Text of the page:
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Get an Official U.S. Copyright, Online
This Alone Won't Protect Your Work from Piracy
Legal Protection for U.S. Citizens and Non-Citizens
Concerned that someone might copy or pirate your novel or story and make it a Hollywood hit -- and you'll get nothing? You can protect your writings and illustrations from piracy whether the work is published, self-published, or unpublished, by registering it for a U.S. copyright. The online process at www.copyright.gov is simple. I've done it twice!
Using the U.S. "eCo" (e-copyright) registry system is excellent legal protection for your work should a dispute about ownership arise. It is true that your work is supposed to be copyrighted to you from the moment you begin creating it. But if it's officially registered, your copyright will prove your ownership, no question about it, and then you can sue for any money a pirate made from it, and receive the judgement plus court costs. This is worth the $35 fee.
If you don't have a registered copyright and someone steals your work, you can sue and try to make them stop, but that could be expensive.
You do not have to reside in the U.S. or be a citizen in order to obtain this powerful legal protection.
If your work is in litigation right now, there's even an expedited copyright process that'll have you legally covered within a few days. But it's best to plan ahead and register for copyright in advance of any trouble, if:
- you think there is a good chance that your work will be copied by someone else who'll profit monetarily
- your novel is first in a series
- the book is on a subject so popular, such as self-help, recipes, or astrology, that it might make money, which attracts pirates
- it's a screenplay. Know that ideas, concepts, and scenarios cannot be copyrighted, so if someone "stole your idea," you don't have grounds to sue. But if the movie uses the dialogue you wrote, you can sue.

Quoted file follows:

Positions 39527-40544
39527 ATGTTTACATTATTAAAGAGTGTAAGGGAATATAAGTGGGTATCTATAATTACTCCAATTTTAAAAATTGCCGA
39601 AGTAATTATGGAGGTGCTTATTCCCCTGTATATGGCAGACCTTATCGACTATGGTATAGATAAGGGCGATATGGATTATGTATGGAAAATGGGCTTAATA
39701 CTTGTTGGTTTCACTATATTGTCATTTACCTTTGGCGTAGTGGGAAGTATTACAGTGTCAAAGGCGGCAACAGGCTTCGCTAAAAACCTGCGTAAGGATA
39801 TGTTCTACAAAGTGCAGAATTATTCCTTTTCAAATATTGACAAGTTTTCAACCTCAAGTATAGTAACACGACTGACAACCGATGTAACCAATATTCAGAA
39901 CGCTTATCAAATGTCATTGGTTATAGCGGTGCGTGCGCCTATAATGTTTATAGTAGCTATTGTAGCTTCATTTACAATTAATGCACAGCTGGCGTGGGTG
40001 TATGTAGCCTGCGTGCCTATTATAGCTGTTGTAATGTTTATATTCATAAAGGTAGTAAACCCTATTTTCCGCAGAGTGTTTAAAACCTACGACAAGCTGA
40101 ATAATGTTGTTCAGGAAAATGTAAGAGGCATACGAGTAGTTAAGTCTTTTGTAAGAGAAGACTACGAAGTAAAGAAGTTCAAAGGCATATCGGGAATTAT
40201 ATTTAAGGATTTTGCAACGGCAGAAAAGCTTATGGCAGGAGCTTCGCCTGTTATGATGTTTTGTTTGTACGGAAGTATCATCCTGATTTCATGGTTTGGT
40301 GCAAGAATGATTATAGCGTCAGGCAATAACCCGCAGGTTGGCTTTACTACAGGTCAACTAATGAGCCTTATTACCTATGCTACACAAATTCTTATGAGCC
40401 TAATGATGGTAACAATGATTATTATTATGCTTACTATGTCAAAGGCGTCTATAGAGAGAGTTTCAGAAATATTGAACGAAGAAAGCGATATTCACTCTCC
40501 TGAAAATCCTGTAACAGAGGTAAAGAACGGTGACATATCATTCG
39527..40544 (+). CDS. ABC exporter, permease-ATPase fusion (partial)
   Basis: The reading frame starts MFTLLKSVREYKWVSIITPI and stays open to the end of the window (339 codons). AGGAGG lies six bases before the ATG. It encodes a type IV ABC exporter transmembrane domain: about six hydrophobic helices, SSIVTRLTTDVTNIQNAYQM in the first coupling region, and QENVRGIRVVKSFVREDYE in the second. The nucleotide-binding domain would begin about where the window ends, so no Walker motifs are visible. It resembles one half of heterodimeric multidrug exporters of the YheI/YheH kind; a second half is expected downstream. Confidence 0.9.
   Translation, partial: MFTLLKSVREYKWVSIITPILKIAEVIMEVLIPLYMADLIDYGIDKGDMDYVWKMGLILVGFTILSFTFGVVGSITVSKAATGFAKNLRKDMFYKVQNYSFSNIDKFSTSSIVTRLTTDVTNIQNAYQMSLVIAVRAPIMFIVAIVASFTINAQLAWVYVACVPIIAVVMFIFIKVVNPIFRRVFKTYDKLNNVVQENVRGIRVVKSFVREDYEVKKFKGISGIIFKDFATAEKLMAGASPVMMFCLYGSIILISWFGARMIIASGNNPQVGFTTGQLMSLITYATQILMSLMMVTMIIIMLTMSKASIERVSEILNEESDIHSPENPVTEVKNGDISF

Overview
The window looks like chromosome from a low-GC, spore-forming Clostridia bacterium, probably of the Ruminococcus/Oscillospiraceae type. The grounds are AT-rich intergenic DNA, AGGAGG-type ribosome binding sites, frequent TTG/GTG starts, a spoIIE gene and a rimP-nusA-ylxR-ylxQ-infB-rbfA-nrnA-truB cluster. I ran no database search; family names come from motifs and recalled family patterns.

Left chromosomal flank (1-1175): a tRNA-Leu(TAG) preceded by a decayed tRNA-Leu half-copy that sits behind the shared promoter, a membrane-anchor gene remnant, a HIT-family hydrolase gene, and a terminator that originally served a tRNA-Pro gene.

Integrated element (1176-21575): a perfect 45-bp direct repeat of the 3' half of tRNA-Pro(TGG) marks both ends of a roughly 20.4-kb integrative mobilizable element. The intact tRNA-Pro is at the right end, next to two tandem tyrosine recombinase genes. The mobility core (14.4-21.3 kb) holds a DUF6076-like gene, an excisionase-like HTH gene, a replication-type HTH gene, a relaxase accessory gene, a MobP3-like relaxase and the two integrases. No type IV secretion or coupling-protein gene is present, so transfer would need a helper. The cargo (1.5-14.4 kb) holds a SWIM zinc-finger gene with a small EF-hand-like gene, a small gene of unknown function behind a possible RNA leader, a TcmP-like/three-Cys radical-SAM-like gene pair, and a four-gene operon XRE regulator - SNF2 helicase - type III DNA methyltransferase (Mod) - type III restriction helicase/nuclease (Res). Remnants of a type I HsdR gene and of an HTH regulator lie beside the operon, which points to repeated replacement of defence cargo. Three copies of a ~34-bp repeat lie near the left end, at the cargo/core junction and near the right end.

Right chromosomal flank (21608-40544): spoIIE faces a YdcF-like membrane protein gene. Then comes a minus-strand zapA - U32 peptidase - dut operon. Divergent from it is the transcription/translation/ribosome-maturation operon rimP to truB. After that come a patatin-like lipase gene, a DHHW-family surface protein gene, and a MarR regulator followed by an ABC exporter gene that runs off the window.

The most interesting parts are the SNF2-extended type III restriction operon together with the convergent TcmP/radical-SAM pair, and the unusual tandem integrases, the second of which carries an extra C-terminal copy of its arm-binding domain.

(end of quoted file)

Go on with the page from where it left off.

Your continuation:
These kinds of works are so unlikely to be "stolen" it's not worth paying the $35 fee:
- first novels
- journals, diaries, and letters
- fan fiction
- religious testimonials
- political opinions
- work done for your job, such as writing or designs for newsletters, or reports. This is called "work for hire" and your employer owns the copyright.
To start registration, be sure to click on "Start Registration." Locate the "continue" button. You should also know, and the site warns you, that your application creates a public record, and your name and contact information become public information when you apply for copyright.
At the end of the 12 screens click "Add to Cart," and there will be a link to the secure site for payment. Pay $35 from your debit or credit card or bank account. Then you can upload your text, provided it is in an acceptable format.
Acceptable manuscript formats for upload include: .doc, .docx, .pdf, .html, .rtf, .txt, .ppd and .wps. If your work is none of these you must convert it. If your format is .epub, you must convert it to .zip.
If you are copyrighting a book that will be printed or is already printed, such as a self-published book, there's a sheet to print out and send to the U.S. Library of Congress through the postal mail, along with two copies of the book. The Library always requests two copies. You want your book to be available in the national library.
Whether you have uploaded your work or mailed it, your copyright registration certificate will arrive in the postal mail. This is a legal document; keep it. Your creative work will have the best protection available, and your copyright will last for your lifetime plus 70 additional years. Note: There is no copyright protection for titles, or for ideas.
Self-publication on paper or in a hard copy, even if you have the "c in a circle" with your name and the date on it, does not protect your work the way U.S. copyright registry does.
It is best to register within three months of finishing or publishing your work. Do not wait until there is a copyright dispute to register. Expedited registration service will cost $760. Being proactive might pay off!